Saturday, June 21, 2008

The Overlooked Closure Case

Much overlooked by the AKP closure case, DTP is also facing closure and the ban of 221 party members, eight of which are deputies. However, in contrast to AKP, DTP's approach to closure has been to stall proceedings. The Constitutional Court yesterday granted the party's request to postpone its oral argument to the court to Sept. 16. The DTP filed its defense earlier this month and Chief Prosecutor Abdurrahman Yalçınkaya has already made his oral argument. In its defense, DTP is citing the European Convention on Human Rights and Fundamental Freedoms' protection for free assembly and thought. The defense is interesting in that the party is not arguing that it is not connected to the PKK, but rather suggesting that there is nothing criminal in voicing support for the PKK. At the same time, DTP is claiming to reject violence and argue that negotiation with the PKK is the only means by which to reach a solution to the Kurdish problem. The argument is not at all likely to win favors and reflects the sentiments of hardliners who have recently come to control the party. A succinct summary of the party's fragmented leadership following its election last July appeared in the June 1 edition of Today's Zaman.
The decision-making process in the DTP works from bottom to top so, while the election of candidates came to the agenda, those with PKK sympathies had a determining effect. The DTP was hoping to have at least 30 deputies, but it emerged from elections with only 20, which is just enough to establish a parliamentary group. Although the DTP officials found excuses for the party's election results and accused the ruling Justice and Development Party (AK Party) of using governmental means, such as distributing coal or giving parents money for their children's' school fees, the moderate wing behind closed doors accused the radical wing of making some systematic mistakes. The radicals suggested that the decrease in votes took place because of the inadequate policies of the moderates.

Before the general elections Türk was the chairman of the party, but he resigned from the post in order to run as an independent candidate. After his resignation the party council elected Nurettin Demirtaş as the acting leader and left the search for a chairman until after the elections. Meanwhile when the DTP formed its parliamentary group, Türk became the chairman of the group. But the radicals were against the chairmanship of Türk, especially after the hand-shaking incident with Bahçeli.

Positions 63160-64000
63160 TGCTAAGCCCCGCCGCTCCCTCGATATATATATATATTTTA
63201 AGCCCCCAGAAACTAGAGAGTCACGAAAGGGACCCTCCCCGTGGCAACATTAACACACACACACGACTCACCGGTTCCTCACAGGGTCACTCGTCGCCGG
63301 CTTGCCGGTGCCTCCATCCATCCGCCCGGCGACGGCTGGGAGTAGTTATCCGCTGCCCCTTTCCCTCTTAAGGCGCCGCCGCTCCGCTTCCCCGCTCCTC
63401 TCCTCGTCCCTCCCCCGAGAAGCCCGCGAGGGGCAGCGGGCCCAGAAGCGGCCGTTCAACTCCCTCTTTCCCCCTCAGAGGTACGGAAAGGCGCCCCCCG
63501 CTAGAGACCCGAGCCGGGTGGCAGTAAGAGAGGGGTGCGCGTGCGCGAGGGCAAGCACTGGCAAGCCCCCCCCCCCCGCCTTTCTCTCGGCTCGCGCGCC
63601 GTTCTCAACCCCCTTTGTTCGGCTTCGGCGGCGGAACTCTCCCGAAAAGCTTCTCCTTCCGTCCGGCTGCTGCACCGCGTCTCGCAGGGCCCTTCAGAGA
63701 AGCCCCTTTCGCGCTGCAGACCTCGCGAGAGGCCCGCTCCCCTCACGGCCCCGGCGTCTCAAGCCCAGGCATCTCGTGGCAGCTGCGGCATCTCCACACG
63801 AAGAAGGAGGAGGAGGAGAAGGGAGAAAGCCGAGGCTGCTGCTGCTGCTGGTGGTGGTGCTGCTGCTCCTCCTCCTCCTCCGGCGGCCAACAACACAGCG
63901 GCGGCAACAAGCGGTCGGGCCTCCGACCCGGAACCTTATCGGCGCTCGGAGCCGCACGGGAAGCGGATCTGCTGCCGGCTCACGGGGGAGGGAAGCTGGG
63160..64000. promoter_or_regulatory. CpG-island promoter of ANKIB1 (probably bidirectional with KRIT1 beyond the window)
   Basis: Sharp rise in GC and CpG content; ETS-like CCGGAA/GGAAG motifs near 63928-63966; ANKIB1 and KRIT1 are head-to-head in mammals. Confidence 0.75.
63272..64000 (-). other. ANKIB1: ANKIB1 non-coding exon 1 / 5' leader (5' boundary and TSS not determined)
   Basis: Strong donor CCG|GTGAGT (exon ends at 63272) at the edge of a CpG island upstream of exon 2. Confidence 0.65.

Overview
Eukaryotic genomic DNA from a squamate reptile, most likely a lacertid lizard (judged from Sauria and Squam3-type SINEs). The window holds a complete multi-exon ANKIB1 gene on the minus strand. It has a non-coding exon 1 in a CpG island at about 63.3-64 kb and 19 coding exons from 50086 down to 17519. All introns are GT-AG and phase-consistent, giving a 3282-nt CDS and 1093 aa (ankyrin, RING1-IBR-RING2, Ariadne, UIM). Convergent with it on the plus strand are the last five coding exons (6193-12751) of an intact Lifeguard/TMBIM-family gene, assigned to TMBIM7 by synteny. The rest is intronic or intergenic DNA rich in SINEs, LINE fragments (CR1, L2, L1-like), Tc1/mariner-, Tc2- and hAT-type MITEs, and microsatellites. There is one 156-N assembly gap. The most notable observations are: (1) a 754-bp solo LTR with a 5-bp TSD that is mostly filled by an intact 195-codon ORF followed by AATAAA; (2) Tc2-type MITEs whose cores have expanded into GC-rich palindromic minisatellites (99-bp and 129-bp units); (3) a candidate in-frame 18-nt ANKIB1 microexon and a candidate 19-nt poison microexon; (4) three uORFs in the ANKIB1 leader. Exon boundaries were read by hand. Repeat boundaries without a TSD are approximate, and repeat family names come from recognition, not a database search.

Five months after the general elections the two groups finally agreed to elect a chairman from outside of Parliament. They reached a consensus on Diyarbakır Yenişehir Municipality Mayor Fırat Anlı. But Anlı at the last moment withdrew his candidacy, and in November 2007 Demirtaş was elected chairman, rather than mere acting chairman. However, soon after his election a court case was opened against him on the grounds that he had falsified documents in order to get out of military service; he was arrested and served a short term in prison, but was subsequently released and enlisted in the military. After these developments, the discussions on who would lead the DTP started up again, and now the decision has been left until the DTP's extraordinary congress in July.

But meanwhile, Türk, during a visit to northern Iraq, said in an interview the armed struggle of the PKK is harming the Kurds. This statement angered the radical segment of the party, and while he was still in northern Iraq the party council elected Emine Ayna as the acting leader of the party.

According to parliamentary bylaws the chairperson of a party must also be the chairperson of the party's parliamentary group. The law experts at the DTP warned the party that Ayna, even though she is merely the acting chairperson of the party, has to be the chairperson of the parliamentary group. Türk, in view of the situation, resigned from the acting chairmanship of the parliamentary group.

After this development Türk said his resignation had nothing to do with the internal struggle of the party. "We will continue our work with solidarity. We are a party with a mission and are working for solutions. Of course in politics there will always be debates and critics, but we will always be united," he said, adding that he had not decided whether to run as a candidate for the chairmanship of the party at the July 20 congress.
The party is hopeful to solidify its leadership at another party congress to be held July 20. The factional politics of DTP and the many debates within the party as how it should act in relation to the PKK, most of which never make it into the Turkish press, suggest just how complicated is the issue of PKK affiliation and reflect deep divides over and misgivings about the PKK's continued dominance of Kurdish politics. For more on the issue of negotiation with the PKK and the thorny business of Kurdish politics, see Feb. 4 post and May 16 post.

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